54 Facts About Mainz


Mainz) is the capital and largest city of Rhineland-Palatinate (German: Rheinland-Pfalz), Germany.

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Mainz is on the left bank of the Rhine, opposite to the place that the Main joins the Rhine.

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Mainz is an independent city with a population of 218, 578 and forms part of the Frankfurt Rhine-Main Metropolitan Region.

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Mainz was founded by the Romans in the 1st century BC as a military fortress on the northernmost frontier of the empire and provincial capital of Germania Superior.

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Mainz is famous as the birthplace of Johannes Gutenberg, the inventor of a movable-type printing press, who in the early 1450s manufactured his first books in the city, including the Gutenberg Bible.

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Mainz was heavily damaged in World War II; more than 30 air raids destroyed most of the historic buildings.

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Mainz is notable as a transport hub, for wine production, and for its many rebuilt historic buildings.

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Mainz is on the 50th latitude north, on the left bank of the Rhine.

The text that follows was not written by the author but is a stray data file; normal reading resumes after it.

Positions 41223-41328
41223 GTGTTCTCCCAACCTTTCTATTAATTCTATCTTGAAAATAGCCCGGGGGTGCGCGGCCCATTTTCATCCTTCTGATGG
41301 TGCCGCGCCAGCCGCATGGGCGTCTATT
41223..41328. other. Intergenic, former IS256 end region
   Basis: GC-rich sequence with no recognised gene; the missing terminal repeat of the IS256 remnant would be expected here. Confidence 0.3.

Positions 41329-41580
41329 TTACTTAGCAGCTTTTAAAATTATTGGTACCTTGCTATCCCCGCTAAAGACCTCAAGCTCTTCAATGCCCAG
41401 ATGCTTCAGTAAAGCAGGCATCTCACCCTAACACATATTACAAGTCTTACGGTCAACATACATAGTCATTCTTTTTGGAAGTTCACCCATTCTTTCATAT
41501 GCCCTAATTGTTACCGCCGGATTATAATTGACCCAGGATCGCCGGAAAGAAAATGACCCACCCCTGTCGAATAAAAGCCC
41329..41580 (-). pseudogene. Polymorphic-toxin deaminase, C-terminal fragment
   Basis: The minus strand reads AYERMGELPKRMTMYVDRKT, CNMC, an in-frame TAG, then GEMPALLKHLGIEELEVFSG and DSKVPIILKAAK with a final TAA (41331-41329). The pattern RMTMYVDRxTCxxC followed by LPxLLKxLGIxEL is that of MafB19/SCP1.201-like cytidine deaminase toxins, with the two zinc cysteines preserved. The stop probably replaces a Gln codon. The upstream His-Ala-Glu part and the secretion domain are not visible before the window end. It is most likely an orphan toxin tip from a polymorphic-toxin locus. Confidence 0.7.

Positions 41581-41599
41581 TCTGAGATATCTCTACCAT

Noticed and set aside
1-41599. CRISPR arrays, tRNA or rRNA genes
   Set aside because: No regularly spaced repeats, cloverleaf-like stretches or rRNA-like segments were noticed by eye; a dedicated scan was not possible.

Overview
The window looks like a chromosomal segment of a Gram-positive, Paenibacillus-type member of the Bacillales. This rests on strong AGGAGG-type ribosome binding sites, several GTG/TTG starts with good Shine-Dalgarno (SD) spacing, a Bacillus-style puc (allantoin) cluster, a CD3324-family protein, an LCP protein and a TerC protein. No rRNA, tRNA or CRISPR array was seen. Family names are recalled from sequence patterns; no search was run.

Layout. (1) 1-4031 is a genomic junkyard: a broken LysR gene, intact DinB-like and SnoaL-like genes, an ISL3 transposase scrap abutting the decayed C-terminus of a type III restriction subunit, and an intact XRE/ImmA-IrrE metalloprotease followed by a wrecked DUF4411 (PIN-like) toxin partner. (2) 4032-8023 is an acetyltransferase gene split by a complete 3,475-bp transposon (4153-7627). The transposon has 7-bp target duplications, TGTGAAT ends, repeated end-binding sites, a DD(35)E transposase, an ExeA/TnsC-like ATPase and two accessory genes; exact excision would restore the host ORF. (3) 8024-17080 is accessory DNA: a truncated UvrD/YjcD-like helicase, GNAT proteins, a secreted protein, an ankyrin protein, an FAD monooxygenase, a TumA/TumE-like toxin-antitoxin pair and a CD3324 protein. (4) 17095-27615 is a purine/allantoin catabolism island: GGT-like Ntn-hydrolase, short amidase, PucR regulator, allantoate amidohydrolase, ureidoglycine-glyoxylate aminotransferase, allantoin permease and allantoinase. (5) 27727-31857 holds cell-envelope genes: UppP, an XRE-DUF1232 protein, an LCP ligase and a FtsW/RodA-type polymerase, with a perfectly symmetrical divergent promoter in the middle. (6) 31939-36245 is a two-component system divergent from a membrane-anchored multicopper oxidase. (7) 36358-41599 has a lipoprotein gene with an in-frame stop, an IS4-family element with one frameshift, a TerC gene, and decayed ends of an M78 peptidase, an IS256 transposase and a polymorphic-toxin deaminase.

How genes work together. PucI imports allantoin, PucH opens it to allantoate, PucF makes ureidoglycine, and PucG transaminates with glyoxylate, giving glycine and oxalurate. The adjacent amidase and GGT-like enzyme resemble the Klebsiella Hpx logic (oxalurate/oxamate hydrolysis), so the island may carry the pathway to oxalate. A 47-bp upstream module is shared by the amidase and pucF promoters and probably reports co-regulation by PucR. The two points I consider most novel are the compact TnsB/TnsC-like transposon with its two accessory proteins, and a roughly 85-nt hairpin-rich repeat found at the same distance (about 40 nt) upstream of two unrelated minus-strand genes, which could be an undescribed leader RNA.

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Mainz is a river port city as the Rhine which connects with its main tributaries, such as the Neckar, the Main and, later, the Moselle and thereby continental Europe with the Port of Rotterdam and thus the North Sea.

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The Mainz Sand Dunes area is a nature reserve with a unique landscape and rare steppe vegetation for this area.

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Linguistic analysis of the many forms that the name "Mainz" has taken on make it clear that it is a simplification of Mogontiacum.

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Mainz was a base of a Roman river fleet, the Classis Germanica.

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The Romans repeatedly re-asserted control; however, the troops stationed at Mainz became chiefly non-Italic and the emperors had only one or two Italian ancestors in a pedigree that included chiefly peoples of the northern frontier.

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Mainz was assassinated in 454 by the hand of his employer, who in turn was stabbed to death by friends of Aetius in 455.

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Mainz's father was a Suebian; his mother, a princess of the Visigoths.

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Mainz was succeeded by his son, Syagrius, who was defeated by Clovis in 486.

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Mainz had sheltered a Christian community long before the conversion of Clovis.

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Mainz was not central any longer but was on the border, creating a question of the nationality to which it belonged, which descended into modern times as the question of Alsace-Lorraine.

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The first archbishop in Mainz, Boniface, was killed in 754 while trying to convert the Frisians to Christianity and is buried in Fulda.